Of Mice and Men

Plot summary

Two migrant field workers in California on their plantation during the Great Depression—George Milton, an intelligent but uneducated man, and Lennie Small, a man of large stature and great strength but limited mental abilities—are on their way to another part of California in Soledad. They hope to one day attain their shared dream of settling down on their own piece of land. Lennie's part of the dream is merely to tend to (and touch) soft rabbits on the farm, as he loves touching soft animals, although he always kills them. This dream is one of Lennie's favorite stories, which George constantly retells. They are fleeing from their previous employment in Weed, California, where they were run out of town after Lennie's love of stroking soft things resulted in an accusation of attempted rape, when he touched a young woman's dress, and would not let go. It soon becomes clear that the two are close friends and George is Lennie's protector, despite Lennie's antics irritating him. The theme of friendship is a constant throughout the story.

At the ranch after being hired, the situation appears to be menacing and dangerous, especially when the pair are confronted by Curley—The Boss's small-statured, aggressive son with a napoleon complex who dislikes larger men—leaving the gentle giant Lennie potentially vulnerable. Curley's flirtatious and provocative wife, to whom Lennie is instantly attracted, poses a problem as well. In sharp contrast to these two characters, the pair also meets Candy, a kind, old, aged ranch hand with one hand and a loyal dog, and Slim, the kind, intelligent and intuitive jerkline-skinner whose dog has recently had a litter of puppies. Slim gives a puppy to Lennie, as he does to Candy, who had a loyal, accomplished sheep dog that was killed due to its old age and uselessness.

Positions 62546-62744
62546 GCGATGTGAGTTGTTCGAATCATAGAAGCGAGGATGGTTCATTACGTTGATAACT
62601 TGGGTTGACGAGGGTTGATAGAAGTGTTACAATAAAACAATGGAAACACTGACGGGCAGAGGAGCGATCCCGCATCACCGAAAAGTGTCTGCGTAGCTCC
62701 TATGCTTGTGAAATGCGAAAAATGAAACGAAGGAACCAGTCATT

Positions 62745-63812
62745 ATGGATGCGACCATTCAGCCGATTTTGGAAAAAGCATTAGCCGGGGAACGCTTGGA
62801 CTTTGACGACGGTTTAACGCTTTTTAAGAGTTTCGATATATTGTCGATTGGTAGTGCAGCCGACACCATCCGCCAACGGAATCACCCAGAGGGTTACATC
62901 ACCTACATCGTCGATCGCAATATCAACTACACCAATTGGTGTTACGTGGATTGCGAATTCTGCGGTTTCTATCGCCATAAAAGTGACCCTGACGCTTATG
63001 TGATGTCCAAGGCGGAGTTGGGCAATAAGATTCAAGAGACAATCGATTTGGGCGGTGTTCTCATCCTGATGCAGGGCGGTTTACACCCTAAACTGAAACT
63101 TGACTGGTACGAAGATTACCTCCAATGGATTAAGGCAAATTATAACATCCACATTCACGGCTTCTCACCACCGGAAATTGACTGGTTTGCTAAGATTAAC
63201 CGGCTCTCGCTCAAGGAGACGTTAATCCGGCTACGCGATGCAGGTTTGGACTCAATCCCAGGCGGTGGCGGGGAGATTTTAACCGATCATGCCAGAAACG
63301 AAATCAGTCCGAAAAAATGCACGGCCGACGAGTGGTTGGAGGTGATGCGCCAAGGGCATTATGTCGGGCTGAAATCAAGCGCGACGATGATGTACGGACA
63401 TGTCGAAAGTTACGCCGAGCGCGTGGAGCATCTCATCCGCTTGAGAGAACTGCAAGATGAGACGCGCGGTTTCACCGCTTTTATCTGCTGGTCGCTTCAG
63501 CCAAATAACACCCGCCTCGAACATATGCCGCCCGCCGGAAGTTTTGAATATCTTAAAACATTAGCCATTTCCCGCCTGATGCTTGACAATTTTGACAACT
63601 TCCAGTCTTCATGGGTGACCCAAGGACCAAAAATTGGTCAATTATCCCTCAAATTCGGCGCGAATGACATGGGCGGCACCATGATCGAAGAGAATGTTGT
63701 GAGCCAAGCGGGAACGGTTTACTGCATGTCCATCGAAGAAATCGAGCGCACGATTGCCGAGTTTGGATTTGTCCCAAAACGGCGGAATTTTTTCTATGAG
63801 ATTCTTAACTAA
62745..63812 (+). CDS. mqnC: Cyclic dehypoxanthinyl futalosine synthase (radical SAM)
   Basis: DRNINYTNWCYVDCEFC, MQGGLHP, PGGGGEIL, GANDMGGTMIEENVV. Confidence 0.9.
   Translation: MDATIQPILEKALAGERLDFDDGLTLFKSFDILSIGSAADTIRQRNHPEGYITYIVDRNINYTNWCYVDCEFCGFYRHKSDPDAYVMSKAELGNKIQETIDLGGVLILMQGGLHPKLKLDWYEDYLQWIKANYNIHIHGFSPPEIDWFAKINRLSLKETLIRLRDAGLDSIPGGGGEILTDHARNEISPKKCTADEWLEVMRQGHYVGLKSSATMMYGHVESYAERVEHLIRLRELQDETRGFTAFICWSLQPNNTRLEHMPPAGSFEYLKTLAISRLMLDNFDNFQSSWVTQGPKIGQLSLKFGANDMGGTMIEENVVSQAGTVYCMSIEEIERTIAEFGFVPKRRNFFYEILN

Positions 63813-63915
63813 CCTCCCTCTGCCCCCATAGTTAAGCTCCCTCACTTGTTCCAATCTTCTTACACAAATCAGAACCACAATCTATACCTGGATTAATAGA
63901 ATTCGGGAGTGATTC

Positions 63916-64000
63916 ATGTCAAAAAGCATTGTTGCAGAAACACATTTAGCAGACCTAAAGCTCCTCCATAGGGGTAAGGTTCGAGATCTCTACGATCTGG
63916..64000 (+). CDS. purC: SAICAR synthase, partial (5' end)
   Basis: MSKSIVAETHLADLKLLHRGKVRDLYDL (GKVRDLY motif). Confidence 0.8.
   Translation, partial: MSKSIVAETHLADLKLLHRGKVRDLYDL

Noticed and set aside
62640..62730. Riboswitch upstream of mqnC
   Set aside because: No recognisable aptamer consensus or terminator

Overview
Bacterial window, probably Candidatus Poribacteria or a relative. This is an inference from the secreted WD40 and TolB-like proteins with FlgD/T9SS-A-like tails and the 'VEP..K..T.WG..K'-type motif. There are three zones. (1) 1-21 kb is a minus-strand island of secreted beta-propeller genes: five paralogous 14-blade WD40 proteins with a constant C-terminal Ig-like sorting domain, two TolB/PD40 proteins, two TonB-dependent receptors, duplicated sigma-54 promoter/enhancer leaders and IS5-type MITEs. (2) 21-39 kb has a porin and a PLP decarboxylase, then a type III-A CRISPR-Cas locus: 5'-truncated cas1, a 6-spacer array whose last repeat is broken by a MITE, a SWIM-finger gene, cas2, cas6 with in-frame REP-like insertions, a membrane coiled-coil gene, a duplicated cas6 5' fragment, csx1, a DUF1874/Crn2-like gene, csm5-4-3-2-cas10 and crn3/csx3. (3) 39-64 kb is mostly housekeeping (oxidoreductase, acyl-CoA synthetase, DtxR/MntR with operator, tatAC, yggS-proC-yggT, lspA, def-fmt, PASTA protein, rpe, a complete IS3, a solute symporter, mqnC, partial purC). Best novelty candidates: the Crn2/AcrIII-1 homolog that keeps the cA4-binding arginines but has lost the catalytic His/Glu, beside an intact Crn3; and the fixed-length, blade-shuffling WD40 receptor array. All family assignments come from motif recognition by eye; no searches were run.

In spite of the potential problems on the ranch, their dream leaps towards reality when Candy offers to pitch in $350, most of the money that they need, with George and Lennie so that they can buy a farm at the end of the month, in return for permission to live with them on it. The trio are ecstatic, but their joy is overshadowed when Curley attacks Lennie. In response, a bleeding and injured Lennie, urged on by George, catches Curley's fist and easily crushes it, reminding the group there are still obstacles to overcome before their goal is reached.

Nevertheless, George feels more relaxed, since the dream seems just within their grasp, to the extent that he even leaves Lennie behind on the ranch while he goes into town with the other ranch hands. Lennie wanders into the stable, and chats with Crooks, the bitter, yet educated stable buck, who is isolated from the other workers because he is black. Candy finds them and they discuss their plans for the farm with Crooks, who cannot resist asking them if he can hoe a garden patch on the farm, despite scorning the possibility of achieving the dream. Curley's wife makes another appearance and flirts with the men, especially Lennie. However, her spiteful side is shown when she belittles them and is especially harsh towards Crooks because of his race, threatening to have him lynched.

The next day, Lennie accidentally kills his puppy while stroking it. Curley's wife enters the barn and tries to speak to Lennie, admitting that she is lonely and how her dreams of becoming a movie star are crushed, revealing the reason she flirts with the ranch hands. After finding out that Lennie loves stroking soft things, she offers to let him stroke her hair, but panics and begins to scream when she feels his strength. Lennie becomes frightened, and in the scuffle, unintentionally breaks her neck. When the other ranch hands find the corpse, George unhappily realizes that their dream is at an end. George hurries away to find Lennie, hoping he will be at the meeting place they designated at the start of the novella in case Lennie got into trouble, knowing that there is only one thing he can do to save Lennie from the painful death that Curley's lynch mob intends to deliver.

George meets Lennie at the designated place, the same spot they camped in the night before they came to the ranch. The two sit together and George retells the beloved story of the bright future together that they will have, knowing it is something they will never share. He then shoots Lennie in the back of the head, so that his death will be painless and happy. Curley, Slim, and Carlson find George seconds after the shooting. Only Slim realizes that George killed Lennie out of love, and gently and consolingly leads him away, while Curley and Carlson look on, unable to comprehend the subdued mood of the two men.


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